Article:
What Is Obesity, And How Is It Defined?

Are you curious about what obesity truly entails and how it is exactly defined? In this article, we will explore the concept of obesity and provide you with a clear understanding of its definition. Understanding obesity is essential as it affects millions of individuals worldwide and has significant implications for health and well-being. So, let’s embark on this journey together and unravel the facts behind obesity.

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What is obesity?

Obesity is a medical condition characterized by excessive or abnormal accumulation of body fat to the extent that it may have a negative impact on overall health. It is often determined by a person’s body mass index (BMI), which is a measure of body fat based on height and weight.

Definition and Explanation

Obesity is defined as having a BMI equal to or higher than 30. BMI is calculated by dividing an individual’s weight in kilograms by the square of their height in meters. For example, if a person weighs 80 kilograms and their height is 1.65 meters, their BMI would be calculated as 80 / (1.65 * 1.65) = 29.38, indicating that they are overweight but not obese.

Prevalence and Statistics

Obesity has become a global health issue, with its prevalence increasing dramatically over the past few decades. According to the World Health Organization (WHO), in 2016, more than 1.9 billion adults were overweight, and of these, over 650 million were classified as obese. In addition, around 41 million children under the age of five were overweight or obese in 2016.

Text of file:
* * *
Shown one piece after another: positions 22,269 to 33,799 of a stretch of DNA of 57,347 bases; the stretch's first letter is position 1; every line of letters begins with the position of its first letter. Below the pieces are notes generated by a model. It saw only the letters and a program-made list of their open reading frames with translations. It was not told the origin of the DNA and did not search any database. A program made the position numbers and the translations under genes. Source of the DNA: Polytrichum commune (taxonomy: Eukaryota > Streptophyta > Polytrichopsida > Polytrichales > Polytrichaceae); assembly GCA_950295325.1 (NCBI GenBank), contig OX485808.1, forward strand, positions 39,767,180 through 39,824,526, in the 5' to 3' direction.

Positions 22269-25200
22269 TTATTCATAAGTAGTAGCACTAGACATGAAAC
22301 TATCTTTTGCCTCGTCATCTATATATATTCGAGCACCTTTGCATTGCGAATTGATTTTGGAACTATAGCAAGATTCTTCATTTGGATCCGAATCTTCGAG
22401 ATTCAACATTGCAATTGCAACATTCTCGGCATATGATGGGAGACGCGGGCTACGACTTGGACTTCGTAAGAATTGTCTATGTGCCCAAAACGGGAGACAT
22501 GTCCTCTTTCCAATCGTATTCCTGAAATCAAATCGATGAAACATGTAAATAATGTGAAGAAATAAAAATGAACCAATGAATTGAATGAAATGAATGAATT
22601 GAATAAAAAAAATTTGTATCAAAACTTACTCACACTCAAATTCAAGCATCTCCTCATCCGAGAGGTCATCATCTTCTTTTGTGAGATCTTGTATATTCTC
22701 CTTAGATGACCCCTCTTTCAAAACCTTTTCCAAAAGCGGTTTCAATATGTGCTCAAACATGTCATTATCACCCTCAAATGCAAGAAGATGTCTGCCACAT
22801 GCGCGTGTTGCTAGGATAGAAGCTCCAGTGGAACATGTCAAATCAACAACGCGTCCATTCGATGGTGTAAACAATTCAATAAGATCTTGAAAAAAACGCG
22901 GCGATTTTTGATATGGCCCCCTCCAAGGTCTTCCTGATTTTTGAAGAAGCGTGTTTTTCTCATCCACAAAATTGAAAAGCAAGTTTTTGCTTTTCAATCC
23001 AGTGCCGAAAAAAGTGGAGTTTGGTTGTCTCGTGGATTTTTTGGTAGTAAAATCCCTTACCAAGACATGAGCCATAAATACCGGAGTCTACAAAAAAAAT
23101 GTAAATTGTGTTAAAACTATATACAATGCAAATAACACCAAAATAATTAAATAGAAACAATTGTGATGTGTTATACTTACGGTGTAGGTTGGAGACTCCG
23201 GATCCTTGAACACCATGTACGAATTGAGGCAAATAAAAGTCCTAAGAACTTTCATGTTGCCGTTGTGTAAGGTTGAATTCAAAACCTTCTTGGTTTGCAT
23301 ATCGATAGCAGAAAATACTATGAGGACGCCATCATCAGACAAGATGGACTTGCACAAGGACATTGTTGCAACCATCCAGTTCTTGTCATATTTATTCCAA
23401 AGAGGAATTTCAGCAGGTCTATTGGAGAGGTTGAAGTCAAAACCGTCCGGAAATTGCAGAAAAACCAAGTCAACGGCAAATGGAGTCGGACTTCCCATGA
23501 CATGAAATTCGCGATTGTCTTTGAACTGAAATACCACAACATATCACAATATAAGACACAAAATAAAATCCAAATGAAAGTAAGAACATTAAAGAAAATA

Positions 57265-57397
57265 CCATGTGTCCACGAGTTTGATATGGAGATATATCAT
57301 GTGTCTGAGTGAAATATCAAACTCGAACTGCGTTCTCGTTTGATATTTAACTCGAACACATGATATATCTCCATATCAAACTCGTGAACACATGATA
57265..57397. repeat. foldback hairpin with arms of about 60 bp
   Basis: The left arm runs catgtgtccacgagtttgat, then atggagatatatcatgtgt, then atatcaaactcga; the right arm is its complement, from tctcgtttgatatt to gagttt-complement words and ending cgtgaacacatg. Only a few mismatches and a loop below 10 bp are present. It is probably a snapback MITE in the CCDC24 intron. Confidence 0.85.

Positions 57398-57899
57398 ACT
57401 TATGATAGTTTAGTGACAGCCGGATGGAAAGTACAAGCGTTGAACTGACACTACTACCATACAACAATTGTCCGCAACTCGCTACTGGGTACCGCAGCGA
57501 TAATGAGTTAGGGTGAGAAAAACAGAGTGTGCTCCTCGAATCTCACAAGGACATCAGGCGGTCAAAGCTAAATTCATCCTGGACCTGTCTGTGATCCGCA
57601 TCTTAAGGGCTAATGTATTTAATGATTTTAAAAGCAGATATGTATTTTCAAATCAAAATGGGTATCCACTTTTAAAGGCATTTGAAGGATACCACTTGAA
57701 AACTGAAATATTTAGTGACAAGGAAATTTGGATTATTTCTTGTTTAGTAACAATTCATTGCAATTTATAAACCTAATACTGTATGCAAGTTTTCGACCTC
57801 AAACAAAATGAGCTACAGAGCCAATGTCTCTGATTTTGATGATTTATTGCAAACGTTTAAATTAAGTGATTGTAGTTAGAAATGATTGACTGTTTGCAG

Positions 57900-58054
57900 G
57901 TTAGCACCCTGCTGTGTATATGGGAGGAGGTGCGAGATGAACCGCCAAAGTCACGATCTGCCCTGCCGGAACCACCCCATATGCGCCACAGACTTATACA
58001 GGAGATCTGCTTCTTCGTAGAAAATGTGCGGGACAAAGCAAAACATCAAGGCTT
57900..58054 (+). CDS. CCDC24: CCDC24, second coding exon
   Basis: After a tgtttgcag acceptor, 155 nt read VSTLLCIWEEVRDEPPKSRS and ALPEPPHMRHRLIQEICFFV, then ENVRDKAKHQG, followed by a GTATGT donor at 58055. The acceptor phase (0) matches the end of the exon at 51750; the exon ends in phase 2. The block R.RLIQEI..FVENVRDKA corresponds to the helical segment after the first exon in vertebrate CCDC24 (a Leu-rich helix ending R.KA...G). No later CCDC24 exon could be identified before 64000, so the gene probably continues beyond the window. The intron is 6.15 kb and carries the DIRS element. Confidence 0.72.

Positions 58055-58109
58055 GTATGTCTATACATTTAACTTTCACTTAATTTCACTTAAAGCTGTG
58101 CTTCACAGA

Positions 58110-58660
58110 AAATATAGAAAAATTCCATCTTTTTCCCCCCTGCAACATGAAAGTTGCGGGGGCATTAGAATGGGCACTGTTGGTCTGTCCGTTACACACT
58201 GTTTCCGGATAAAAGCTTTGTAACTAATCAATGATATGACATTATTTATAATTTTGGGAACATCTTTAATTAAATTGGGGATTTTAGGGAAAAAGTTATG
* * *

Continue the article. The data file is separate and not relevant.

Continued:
Factors contributing to obesity

Various factors contribute to the development of obesity, including genetic, environmental, and socioeconomic factors.

Genetic factors

Research suggests that genetics may play a role in determining an individual’s susceptibility to obesity. Certain gene variations can affect metabolism, the regulation of fat storage, and appetite control, making some people more prone to gaining weight.

Environmental factors

The modern environment is packed with factors that promote unhealthy eating habits, sedentary lifestyles, and weight gain. Easy access to high-calorie processed foods, the prevalence of fast-food chains, and the promotion of unhealthy foods through advertising all contribute to the obesity epidemic.

Socioeconomic factors

Socioeconomic factors, such as income and education level, can also impact the likelihood of developing obesity. Individuals with lower incomes may have limited access to affordable, nutritious food, and safe places to exercise. Additionally, stressors associated with low socioeconomic status can contribute to emotional eating and an increased risk of obesity.


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Health consequences of obesity